Bitcoin adoption in Africa has skyrocketed over the past year, growing over 1,200%, according to a report by Chainalysis. The increased activity in the region has been fueled by retail investors, who resort to bitcoin every day for savings, remittances, and peer-to-peer (P2P) trading.
Artur Schaback, COO and co-founder of P2P exchange Paxful, told Chainalysis that his platform had seen stark growth in African countries, notably 57% in Nigeria and over 300% in Kenya, over the last year. In fact, Africa has the largest volume of P2P bitcoin trading in the world, as citizens often face banking restrictions to centralized bitcoin on-ramps.
The ability to purchase bitcoin through P2P markets and transact it in a permissionless fashion has also enabled African citizens to bypass government restrictions of remittances and transfer more funds across borders. In 2019, Sub-Saharan Africa received at least $48 billion in remittances, a study by Brookings Institute found.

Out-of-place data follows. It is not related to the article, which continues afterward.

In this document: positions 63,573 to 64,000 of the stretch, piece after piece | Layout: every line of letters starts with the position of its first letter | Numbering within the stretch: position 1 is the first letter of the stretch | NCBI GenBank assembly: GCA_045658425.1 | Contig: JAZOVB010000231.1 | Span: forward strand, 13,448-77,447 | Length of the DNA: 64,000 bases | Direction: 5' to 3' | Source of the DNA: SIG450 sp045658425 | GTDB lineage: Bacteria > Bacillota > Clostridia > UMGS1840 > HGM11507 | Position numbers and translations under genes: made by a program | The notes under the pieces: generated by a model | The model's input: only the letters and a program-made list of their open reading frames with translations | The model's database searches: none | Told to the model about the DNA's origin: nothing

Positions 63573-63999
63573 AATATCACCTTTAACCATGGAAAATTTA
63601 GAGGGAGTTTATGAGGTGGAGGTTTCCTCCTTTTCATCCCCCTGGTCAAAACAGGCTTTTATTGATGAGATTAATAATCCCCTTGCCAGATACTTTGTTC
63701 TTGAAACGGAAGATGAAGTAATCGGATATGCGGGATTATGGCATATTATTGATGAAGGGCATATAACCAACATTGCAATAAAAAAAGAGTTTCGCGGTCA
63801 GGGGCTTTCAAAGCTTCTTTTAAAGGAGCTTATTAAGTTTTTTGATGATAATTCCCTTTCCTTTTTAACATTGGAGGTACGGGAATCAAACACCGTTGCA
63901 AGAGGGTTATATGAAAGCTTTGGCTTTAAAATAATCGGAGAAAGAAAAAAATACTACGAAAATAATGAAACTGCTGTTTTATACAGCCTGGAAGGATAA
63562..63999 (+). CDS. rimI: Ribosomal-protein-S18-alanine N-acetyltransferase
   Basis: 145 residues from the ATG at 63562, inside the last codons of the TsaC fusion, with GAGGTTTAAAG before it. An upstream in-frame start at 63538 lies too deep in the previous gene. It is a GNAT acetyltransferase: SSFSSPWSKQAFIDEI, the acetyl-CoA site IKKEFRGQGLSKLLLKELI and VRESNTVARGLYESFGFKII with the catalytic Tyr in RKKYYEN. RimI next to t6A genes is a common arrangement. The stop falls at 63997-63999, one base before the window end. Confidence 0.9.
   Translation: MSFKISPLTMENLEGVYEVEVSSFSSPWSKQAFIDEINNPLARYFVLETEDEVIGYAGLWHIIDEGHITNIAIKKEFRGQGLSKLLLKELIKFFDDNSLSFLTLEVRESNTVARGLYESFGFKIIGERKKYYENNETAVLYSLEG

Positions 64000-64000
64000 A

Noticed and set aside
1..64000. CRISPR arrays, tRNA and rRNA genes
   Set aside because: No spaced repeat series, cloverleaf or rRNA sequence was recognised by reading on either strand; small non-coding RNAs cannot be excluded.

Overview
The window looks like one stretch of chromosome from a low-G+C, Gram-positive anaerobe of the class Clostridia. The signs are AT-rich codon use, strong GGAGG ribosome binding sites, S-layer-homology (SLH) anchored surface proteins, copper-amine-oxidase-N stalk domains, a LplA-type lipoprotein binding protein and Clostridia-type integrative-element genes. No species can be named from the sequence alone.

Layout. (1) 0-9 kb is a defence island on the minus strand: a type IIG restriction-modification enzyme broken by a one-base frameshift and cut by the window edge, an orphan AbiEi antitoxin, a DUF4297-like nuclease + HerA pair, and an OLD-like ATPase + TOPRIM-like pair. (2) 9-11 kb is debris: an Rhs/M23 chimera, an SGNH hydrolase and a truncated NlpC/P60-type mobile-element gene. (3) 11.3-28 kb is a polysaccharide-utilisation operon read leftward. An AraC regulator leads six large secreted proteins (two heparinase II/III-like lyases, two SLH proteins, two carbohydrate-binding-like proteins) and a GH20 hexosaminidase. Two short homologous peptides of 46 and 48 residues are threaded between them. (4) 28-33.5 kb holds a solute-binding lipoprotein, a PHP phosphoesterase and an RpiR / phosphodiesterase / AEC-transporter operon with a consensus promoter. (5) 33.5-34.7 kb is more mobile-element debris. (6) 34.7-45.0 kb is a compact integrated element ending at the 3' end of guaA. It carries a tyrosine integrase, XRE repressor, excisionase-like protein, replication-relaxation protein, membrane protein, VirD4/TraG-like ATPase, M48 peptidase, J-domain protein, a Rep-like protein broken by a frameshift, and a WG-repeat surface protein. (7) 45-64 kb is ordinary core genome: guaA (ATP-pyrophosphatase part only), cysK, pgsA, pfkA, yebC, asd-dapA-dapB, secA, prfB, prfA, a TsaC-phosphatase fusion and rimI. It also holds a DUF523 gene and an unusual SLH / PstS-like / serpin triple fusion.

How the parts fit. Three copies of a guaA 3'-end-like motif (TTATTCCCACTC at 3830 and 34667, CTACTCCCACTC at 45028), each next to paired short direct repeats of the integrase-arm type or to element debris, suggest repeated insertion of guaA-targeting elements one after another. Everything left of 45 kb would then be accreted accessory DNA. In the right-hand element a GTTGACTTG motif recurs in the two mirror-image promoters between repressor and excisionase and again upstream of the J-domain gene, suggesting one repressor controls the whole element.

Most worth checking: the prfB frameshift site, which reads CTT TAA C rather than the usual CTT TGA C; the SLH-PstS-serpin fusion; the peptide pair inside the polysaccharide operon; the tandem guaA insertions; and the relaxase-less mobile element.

In addition to remittances, Schaback also explained that bitcoin enables African merchants to perform international commercial transactions more efficiently. Users resort to P2P markets for purchasing bitcoin and paying for the goods they wish to import, which is more efficient than using the traditional banking system.
“If you’re working with a partner in China to import goods to sell in Nigeria or Kenya, it can be hard to send enough fiat currency to China to complete your purchases,” said Schaback. “It’s often easier to just buy bitcoin locally on a P2P exchange and then send it to your partner.”
The final use case powering bitcoin adoption in Africa relates to hostile economic conditions in the continent’s countries, where fiat currency debasement is often the norm. Paxful’s growth, for instance, accelerated in Nigeria over the past